Other institutions have incorporated these events into larger ones. Mercy Medical Center in Des Moines, Iowa, held a "Meet the Doctor" session on Sept. 18 in conjunction with an annual expo to link expectant parents with pediatricians and family physicians.
"We had one set of parents expecting twins," said Traci McBee, Mercy's spokeswoman. "They wanted a physician who had experience caring for multiples. They made a connection with a pediatrician who was a mother of multiples herself. It was really great to see that happen."
Though some patients mistakenly brought their medical records and sought health advice at earlier events, better communication has ironed out any misconceptions.
"Some of them did spill their guts, but the way it was advertised made it pretty clear that this was just to meet and to see if we were a match. I don't think they were expecting feedback," Dr. Guirao said.
Targeted marketing approach
The idea, which usually links patients to primary care physicians, continues to grow, because in difficult economic times, hospitals are looking for inexpensive ways to increase volume with targeted approaches.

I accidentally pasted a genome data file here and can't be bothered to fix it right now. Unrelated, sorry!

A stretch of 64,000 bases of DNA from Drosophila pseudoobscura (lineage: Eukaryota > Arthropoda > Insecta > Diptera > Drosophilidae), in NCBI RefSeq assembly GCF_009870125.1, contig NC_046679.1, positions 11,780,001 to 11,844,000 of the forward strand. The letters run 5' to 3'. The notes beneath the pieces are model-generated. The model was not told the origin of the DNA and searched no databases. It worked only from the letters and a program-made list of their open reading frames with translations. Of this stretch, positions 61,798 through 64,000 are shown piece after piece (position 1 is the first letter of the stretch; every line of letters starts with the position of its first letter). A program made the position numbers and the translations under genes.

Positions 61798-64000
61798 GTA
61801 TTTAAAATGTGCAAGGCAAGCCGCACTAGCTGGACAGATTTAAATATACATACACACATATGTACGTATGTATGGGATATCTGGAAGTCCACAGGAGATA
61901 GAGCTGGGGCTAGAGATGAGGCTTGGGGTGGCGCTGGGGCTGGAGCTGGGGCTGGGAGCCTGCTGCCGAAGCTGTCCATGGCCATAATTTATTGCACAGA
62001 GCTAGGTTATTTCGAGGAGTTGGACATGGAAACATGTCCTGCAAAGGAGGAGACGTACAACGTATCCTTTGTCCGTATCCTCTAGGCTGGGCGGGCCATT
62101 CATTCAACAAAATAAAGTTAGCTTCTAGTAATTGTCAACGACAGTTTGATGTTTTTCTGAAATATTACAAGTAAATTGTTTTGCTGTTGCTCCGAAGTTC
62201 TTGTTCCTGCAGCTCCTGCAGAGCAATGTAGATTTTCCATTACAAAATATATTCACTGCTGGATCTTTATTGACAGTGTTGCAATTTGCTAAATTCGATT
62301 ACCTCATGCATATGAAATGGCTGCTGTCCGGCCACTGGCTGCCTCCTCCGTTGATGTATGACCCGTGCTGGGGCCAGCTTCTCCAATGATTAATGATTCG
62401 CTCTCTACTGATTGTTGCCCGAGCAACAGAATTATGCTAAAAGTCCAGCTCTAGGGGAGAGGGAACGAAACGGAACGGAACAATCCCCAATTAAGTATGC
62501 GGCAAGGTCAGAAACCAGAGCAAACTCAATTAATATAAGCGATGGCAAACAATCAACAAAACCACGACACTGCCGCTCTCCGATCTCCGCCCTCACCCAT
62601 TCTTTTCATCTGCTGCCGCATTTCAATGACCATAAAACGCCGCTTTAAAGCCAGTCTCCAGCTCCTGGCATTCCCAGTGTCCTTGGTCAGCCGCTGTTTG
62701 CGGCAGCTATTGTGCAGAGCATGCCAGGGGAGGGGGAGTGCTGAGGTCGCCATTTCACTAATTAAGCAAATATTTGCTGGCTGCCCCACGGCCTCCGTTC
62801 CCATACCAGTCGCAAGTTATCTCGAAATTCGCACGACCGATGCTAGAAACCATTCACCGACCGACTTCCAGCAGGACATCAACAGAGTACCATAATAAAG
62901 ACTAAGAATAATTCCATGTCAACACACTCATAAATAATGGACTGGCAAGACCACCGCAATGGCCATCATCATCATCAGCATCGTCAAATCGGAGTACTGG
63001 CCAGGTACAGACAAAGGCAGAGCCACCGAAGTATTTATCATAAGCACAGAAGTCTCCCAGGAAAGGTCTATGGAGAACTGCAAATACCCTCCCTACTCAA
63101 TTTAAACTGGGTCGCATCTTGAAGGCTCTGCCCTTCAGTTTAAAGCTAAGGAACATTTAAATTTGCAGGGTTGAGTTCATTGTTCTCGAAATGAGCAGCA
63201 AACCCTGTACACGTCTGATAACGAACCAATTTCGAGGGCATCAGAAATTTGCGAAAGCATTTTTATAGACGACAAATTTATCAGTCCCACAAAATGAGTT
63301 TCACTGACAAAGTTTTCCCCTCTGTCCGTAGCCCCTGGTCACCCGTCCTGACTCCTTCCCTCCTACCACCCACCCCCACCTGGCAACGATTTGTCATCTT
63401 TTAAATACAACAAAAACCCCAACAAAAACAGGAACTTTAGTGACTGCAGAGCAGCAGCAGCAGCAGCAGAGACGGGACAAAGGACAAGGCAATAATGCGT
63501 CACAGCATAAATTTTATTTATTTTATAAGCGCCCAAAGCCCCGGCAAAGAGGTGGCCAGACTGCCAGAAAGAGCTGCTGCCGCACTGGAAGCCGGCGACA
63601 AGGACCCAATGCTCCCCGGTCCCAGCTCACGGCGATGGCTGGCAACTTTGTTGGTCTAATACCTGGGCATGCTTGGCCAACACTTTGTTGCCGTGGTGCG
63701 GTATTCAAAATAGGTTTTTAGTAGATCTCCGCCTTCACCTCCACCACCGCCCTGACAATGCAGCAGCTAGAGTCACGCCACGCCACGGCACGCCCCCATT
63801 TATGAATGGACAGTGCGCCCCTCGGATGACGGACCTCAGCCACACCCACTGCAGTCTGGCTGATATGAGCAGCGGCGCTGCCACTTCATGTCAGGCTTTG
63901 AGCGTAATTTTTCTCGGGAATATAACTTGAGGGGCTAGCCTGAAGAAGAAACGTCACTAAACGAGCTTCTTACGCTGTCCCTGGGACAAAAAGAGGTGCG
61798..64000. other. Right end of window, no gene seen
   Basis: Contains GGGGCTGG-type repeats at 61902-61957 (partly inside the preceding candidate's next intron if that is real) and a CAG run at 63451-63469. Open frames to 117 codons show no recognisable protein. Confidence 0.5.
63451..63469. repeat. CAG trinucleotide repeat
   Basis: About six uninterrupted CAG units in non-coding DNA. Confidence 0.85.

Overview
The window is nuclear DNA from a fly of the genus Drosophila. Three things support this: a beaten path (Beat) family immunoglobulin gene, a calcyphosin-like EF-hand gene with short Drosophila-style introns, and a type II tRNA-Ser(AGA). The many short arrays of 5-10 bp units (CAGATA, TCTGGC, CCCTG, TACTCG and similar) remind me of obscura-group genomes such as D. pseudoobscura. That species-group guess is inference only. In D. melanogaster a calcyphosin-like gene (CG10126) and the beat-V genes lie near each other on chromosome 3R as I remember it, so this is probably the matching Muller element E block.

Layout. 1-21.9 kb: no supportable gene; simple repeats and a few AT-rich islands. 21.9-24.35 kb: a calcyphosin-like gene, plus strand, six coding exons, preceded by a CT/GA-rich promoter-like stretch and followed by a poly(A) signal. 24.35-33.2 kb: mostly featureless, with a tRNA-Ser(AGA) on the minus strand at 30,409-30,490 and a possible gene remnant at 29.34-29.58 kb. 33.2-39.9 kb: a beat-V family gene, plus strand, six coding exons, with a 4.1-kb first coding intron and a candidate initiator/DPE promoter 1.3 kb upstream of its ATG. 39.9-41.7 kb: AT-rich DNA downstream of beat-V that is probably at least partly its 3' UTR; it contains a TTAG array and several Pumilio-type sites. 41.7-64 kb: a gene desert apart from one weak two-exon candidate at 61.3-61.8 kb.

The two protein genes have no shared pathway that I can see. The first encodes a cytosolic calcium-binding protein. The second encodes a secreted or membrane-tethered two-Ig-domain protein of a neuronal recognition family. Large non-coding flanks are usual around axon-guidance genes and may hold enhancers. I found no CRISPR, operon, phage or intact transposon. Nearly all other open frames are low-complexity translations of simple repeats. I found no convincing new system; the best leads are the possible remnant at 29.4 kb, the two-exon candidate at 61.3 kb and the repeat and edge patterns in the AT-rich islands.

Public events, such as educational seminars, may pull in people, but many of the potential patients already could have primary care physicians. Traditional advertising is expensive, and it might not work, because the way people consume media is in such flux. The speed dating events usually are promoted on YouTube videos, Twitter updates and e-mail newsletters from hospitals.
"We're doing much less traditional advertising than we used to do," said Sally Foister, director of marketing at Greenville Hospital System University Medical Center. "We're just trying to be much more targeted in our strategies. If we run an ad in the paper, so many people see it who don't even care. And people don't choose their doctors from a billboard."
Physicians who are employed or otherwise affiliated with an institution usually are not paid for their time but say they quickly meet one or more new patients. Physicians also may identify which patients might not be a good fit and recommend them to a colleague.
Hospitals say patients usually like speed dating because they can meet several doctors in one place without making numerous appointments and getting charged a co-pay for each visit. The events can have a ripple effect because they attract media attention, which can raise the profile of hospitals and physicians. In addition, if patients like a particular physician, they may recommend him or her to friends and relatives.
"That's been a big bonus," Forbus said.
Those who run these events are working to quantify the impact on hospital volume, but physicians who have participated say they are satisfied with the results.
Dr. Guirao doesn't plan to participate in another speed dating event even though she enjoyed the first one on July 22. At "Finding Dr. Right," she met about 15 potential patients, and seven have made initial appointments. She believes she has enough patients for the moment.
"My practice is picking up, but I would probably do it again if I see the need," she said.